WASHINGTON (Reuters) - The Federal Reserve is examining whether JPMorgan Chase & Co is taking risks elsewhere in the bank similar to the botched trading strategy that could cost the bank more than $2 billion, a Fed spokeswoman said on Monday.
The central bank is also reviewing whether the trading losses have any broader implications for how JPMorgan manages its risk, the spokeswoman said.
Regulators and bank officials are determining the exact details behind trades JPMorgan says were intended as hedges against credit risk but that could wind up costing the bank more than $2 billion. The bank announced the losses last week.
The Office of the Comptroller of the Currency (OCC), which regulates national banks, said on Monday it is also examining the losses.
The Fed is the lead regulator for the broader bank holding company and all its units while the OCC has responsibility for overseeing the bank, including the Chief Investment Office where the losses occurred.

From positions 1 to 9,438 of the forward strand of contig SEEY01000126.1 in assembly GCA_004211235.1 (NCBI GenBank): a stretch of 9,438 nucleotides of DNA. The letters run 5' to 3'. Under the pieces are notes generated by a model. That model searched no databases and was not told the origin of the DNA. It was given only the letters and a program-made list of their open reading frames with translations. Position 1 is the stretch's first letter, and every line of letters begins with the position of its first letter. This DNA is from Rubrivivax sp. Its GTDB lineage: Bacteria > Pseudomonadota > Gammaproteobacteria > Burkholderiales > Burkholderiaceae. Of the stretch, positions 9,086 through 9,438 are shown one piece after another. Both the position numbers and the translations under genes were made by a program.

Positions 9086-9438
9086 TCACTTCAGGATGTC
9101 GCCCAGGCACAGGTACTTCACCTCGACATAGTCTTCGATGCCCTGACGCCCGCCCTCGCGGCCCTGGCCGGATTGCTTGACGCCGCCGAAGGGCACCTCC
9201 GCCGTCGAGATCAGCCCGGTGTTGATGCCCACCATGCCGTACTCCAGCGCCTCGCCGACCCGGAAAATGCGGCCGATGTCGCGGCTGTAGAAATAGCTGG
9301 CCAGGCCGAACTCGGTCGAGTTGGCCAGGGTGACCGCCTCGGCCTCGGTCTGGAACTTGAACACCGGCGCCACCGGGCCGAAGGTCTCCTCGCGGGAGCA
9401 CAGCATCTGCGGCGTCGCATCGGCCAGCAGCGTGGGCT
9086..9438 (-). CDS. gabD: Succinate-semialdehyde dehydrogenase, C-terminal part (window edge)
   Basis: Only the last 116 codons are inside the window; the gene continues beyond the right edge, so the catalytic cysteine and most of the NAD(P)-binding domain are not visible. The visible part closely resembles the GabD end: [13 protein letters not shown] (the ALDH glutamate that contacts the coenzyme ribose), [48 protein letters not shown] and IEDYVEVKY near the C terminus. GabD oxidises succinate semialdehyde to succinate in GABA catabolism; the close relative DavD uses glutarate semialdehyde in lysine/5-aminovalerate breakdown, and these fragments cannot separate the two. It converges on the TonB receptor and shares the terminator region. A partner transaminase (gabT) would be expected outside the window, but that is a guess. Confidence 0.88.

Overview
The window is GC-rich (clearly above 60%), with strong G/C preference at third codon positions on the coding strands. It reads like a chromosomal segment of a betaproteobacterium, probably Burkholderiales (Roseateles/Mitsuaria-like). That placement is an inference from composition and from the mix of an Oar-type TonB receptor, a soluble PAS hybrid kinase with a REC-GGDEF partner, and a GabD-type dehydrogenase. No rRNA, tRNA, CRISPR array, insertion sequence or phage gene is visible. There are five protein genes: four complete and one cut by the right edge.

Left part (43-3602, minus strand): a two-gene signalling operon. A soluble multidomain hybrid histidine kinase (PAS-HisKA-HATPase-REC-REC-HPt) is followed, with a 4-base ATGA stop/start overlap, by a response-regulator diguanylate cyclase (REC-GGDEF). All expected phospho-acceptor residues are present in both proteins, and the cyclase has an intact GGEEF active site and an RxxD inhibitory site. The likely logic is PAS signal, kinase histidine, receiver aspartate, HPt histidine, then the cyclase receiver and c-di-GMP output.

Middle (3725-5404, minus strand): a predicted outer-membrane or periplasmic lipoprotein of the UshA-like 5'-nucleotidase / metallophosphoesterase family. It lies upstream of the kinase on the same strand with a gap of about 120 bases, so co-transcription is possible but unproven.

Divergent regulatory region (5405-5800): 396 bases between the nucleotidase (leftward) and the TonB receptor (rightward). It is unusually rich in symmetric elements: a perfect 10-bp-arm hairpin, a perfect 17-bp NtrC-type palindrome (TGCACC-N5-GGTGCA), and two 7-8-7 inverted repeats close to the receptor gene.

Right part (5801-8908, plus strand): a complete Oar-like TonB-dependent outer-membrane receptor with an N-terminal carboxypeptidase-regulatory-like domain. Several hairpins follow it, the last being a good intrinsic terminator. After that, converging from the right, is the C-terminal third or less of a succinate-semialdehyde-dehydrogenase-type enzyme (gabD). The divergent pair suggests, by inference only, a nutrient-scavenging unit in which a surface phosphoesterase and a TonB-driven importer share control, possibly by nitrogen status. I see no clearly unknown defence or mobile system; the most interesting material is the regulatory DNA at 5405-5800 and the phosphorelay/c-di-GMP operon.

“The OCC is examining the bank’s activities and is in continuous dialogue with bank personnel and other regulatory colleagues as we evaluate details related to the specific transactions as well as the surrounding risk management processes that resulted in this unexpected loss,” an OCC spokesman said in a statement.
The OCC said it does not consider the losses to be a threat to the stability of JPMorgan.
The Fed spokeswoman pointed out that JPMorgan was able to suffer much deeper losses and still remain solvent under a stress test that large U.S. banks were put under by the Fed earlier this year.
The bank’s ability to deal with the loss is evidence of the need for banks to be well capitalized, the spokeswoman said.
U.S. banks have complained that some new capital requirements go too far and will force them to cut back on their lending.
Reporting By Jonathan Spicer and Dave Clarke; Editing by Gary Hill